One and one-quarter years after the top brass at the Virgin Islands Police Department cleared a hurdle towards successfully meeting the terms of a federal consent decree, they learned Wednesday how close they are to losing all they’ve worked for.
At a quarterly hearing held to measure continued compliance, a court-appointed compliance monitor said the police department was still logging violations involving use of force against civilians.
For more than a decade, VIPD has struggled to account for outstanding complaints about use of force involving officers. Officials have also worked to create a policy spelling out how and when force can be used, how to report those instances and how supervisors determine if use of force was appropriate.
The judge who has overseen the enforcement of a settlement between police and the U.S. Department of Justice expressed disappointment after the court-appointed monitor testified at the Wednesday hearing. Witness Chet Epperson said over the past three reporting periods there have been more than a dozen use-of-force reports, including one that involved a top police official.
In December 2018, the court declared the police department had reached substantial compliance with the settlement reached over a civil rights lawsuit brought by U.S. Justice.
To have the matter declared resolved, police would have to maintain that status for two years.
But investigators with the Independent Monitoring Team found that three weeks later – in January 2019, the unnamed top official used excessive force against a suspect detained for driving while intoxicated.
Investigators also found the incident involved the use of a body camera, which was turned off during the first half of the incident and turned on for the rest. The subject of the investigation quit the force while the investigation was still underway.
“We find ourselves in a troubling position, three quarters where Paragraph 37 issues have been raised. This could be seen as a very bleak picture,” said District Court Judge Curtis Gomez.
Paragraph 37 – part of a 51-paragraph settlement with U.S. Justice – speaks directly to the use of force.
Gomez, Epperson, V.I. Justice attorney Carol Thomas-Jacobs all commended police for the extraordinary efforts made to resolve old cases, set up a use-of-force policy and train officers and managers on the policy. As of the Wednesday hearing, 46 of the 51 steps were in compliance.
But the judge said for the department to hold onto substantial compliance, all provisions must be met.
As the special monitor answered questions from federal civil rights attorney Jeffrey Murray, Gomez posed a question of his own. Is VIPD still meeting all the terms required for substantial compliance, he asked.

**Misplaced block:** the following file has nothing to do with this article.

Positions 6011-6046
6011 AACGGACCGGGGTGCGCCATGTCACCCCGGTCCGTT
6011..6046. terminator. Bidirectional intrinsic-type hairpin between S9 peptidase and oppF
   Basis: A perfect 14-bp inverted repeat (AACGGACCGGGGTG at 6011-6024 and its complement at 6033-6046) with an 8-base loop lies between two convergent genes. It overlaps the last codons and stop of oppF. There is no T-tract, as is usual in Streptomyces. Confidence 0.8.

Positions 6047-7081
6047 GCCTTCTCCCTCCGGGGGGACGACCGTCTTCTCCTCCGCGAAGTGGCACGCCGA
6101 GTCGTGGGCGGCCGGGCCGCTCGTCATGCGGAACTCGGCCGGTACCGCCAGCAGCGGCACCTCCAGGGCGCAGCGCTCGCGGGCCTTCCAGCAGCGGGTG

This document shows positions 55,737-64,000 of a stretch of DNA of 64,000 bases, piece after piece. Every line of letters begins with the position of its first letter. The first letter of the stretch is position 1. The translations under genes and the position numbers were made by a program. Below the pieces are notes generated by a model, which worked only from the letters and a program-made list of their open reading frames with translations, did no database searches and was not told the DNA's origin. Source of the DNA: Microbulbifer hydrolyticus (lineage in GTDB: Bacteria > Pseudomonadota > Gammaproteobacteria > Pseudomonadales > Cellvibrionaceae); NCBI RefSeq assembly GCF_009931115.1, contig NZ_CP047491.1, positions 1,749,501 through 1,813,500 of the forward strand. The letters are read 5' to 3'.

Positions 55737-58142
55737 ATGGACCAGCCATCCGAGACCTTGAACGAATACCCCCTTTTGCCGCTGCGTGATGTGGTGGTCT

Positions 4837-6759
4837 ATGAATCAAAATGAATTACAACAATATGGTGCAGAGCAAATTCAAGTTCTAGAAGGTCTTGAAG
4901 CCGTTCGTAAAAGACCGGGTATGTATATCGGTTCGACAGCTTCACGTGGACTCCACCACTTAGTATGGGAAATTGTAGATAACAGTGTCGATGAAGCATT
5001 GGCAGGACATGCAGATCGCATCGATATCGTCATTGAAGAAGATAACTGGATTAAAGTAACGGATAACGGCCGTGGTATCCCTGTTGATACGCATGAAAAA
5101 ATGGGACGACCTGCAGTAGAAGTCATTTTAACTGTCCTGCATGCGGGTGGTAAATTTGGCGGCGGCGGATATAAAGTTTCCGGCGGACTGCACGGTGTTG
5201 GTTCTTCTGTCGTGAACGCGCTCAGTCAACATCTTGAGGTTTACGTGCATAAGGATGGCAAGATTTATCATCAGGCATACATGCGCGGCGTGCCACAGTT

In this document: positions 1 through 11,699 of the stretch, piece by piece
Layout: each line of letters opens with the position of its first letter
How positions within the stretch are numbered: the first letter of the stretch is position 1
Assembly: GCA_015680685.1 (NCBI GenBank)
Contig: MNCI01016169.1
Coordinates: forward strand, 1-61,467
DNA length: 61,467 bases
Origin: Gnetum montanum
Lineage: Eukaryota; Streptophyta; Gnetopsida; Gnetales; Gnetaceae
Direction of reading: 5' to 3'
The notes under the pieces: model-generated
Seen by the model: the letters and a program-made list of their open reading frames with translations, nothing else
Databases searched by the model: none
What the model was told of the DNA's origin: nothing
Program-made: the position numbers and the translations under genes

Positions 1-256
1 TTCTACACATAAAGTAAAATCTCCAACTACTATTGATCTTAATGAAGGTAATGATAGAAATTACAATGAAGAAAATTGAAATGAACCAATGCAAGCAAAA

No, Epperson said, they are not there yet. But, he added, the system created by the use-of-force police was in place and are working.
Deputy Police Chief David Cannonier told the court about a training session held for police commanders and supervisors. But he paused to ponder a question from the bench about whether officers were reluctant to report an incident involving a top commander.
“Sir, that’s a deep question. I think there’s a culture in law enforcement that wants to protect certain of its members,” he said, “but I don’t think there’s a concerted effort in my department to willfully overlook certain things.”
Police Commissioner Trevor Velinor said he has seen instances where use of force would be justified, but officers were reluctant to act.
“The officers have heard a lot of dialogue about use of force. I think officers are very considerate and there are times where use of force may have been appropriate, given the circumstances. But they are reluctant to use force in those situations. I think the officers are concerned that they act in compliance with use-of-force policies,” Velinor said.
Thomas-Jacobs defended the department, calling the special monitors hyper vigilant. It feels as if the monitors have a higher standard for the VIPD than the U.S. Constitution requires, she said.
“There is no perfect police department anywhere in the United States,” Thomas-Jacobs said.
The judge took exception to those comments. Gomez pointed out that the Virgin Islands Police Department was under scrutiny because it violated the civil rights of residents by going overboard with its use-of-force practices.
If the court decides to strip the department of its status, the two-year timeline starts over again, once substantial compliance is declared once more. Gomez said the court may seek a partial remedy instead.